More failure, please…

Sounds kind of silly, but in some cases, failure is good.  Companies that are inefficient, poorly run, poorly conceived, have substandard products, do not serve their clients, and so on should be able to fail.  This allows good companies, that do thing right, to thrive.

Too big to fail is too big and those companies should be broken up.  This holds true in the radio business as well as the banking industry, the auto industry and so on.  What is truly unfortunate is that the people most responsible for the failure, the upper management and CEOs, often get away with millions while the people who had their back into it get to go to the unemployment office.

That being said, radio is in for some drastic changes soon.

NO BAILOUTS FOR RADIO

Enough already with the bailouts.  Radio is not some precious national resource, it does not funtion for the betterment of society, nor does it provide vital information in the time of emergency.  It stopped doing those things years ago when deregulation kicked in, deregulation which was lobbied for extensively by the NAB (National Association of Broadcasters) at the behest of radio and tv stations owners, by the way.

Once deregulation took effect, station management went on a hunt for pennies, often tripping over dollars to get them.  By staff reductions and cost cutting, the product was deluded and the medium was marginalized and that is where we are today.

Not everyone followed the above narative, there are some operators who stuck to the frame work of public/customer service and kept good programming on the air.  Those stations are few and far between but they are out there.  Why should they not reap the benefits of there forward thinking?

The Society of Broadcast Engineers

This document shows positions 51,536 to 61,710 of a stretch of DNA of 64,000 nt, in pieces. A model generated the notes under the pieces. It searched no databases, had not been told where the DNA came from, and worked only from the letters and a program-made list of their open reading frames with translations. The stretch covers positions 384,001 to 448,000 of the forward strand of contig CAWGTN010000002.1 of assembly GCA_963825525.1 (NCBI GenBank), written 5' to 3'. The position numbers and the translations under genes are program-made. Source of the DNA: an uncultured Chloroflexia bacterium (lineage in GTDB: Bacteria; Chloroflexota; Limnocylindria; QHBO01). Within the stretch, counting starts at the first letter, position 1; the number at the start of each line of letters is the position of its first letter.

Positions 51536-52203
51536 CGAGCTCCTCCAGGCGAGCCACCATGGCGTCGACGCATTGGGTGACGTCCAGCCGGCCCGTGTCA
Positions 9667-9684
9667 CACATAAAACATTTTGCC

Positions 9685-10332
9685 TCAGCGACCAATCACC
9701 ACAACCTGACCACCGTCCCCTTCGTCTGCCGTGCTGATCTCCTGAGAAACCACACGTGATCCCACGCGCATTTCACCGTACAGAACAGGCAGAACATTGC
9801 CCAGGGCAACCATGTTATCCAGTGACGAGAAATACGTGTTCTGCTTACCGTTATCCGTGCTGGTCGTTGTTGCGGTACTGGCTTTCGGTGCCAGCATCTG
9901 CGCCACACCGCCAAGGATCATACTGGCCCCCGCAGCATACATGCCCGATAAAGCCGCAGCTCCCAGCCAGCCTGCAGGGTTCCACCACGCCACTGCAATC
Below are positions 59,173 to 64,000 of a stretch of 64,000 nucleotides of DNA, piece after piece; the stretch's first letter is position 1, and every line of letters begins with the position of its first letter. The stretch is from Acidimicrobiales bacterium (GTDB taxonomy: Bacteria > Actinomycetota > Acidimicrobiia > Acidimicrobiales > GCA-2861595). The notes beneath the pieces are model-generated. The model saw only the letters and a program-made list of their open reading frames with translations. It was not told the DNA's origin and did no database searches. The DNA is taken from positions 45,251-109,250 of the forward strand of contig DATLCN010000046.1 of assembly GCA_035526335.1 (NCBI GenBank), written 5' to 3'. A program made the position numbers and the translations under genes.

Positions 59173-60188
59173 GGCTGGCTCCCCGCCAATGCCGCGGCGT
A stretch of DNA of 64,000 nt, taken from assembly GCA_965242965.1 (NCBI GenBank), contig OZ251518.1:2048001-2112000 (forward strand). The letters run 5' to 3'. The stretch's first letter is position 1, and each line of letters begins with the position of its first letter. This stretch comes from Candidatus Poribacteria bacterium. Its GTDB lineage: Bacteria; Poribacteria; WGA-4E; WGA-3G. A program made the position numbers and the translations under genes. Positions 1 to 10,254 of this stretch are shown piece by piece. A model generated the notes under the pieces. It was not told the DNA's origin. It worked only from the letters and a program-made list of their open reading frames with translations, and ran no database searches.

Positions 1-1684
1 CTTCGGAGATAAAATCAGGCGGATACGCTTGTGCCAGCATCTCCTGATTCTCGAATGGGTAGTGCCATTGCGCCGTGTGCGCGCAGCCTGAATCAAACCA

The Society of Broadcast Engineers or SBE is an organization that is supposed to further the art of broadcast engineering.  Once upon a time I was a member, I attended meetings, got my Certified Senior Radio Engineer badge, I kept track of my professional development, and so on.  As the decay advanced, I realized that the SBE looks and sounds good, but actually does little.

What are the issues facing Broadcast Engineers these days:

  1. Too much work.  As consolidation changed the radio business, the engineering department was not immune to staff cuts.  Add to this the increasing dependence on automation and computers to program and run entire radio stations from studio to transmitter as additional responsibilities.
  2. Lack of maintenance budgets.  Particularly in this recession, money that should be spent on preventative maintenance is gone.  The result, more reactive maintenance, off air incidents and the like.
  3. Lack of pay for increased hours.  Goes with the above, more stations, more responsibilities, same or less pay and benefits.
  4. Lack of new talent in the radio engineering field.  There is money to be made if  you are a technical person, just don’t go into broadcasting.
  5. Lack of personal life.  Being on call 24/7 for 20 years has taken it’s toll.

So what has the SBE done to alleviate these problems?  Granted, most of them are management issues with the radio station staff, but has the SBE even tried to educate station owners and management.  How about helping engineers learn how to negotiate pay raises?  A better support network?  Perhaps, (gasp!) some type of organized labor?

I know the more work for same or less pay is almost universal and is a contentious issue among fellow engineers, so much so that many have left to pursue other careers.

Then again, perhaps the radio engineer is a dying breed.  Eventually, everything in a broadcast studio will be run by computers and distributed over the internet, so some type of computer guy could do the job.  Broadcast engineers will have to re-invent themselves to stay in the field because I think terrestrial radio’s days are numbered.  Eventually RF guys like myself could go work for the cellphone company, or go do something else.

AM transmitter preferences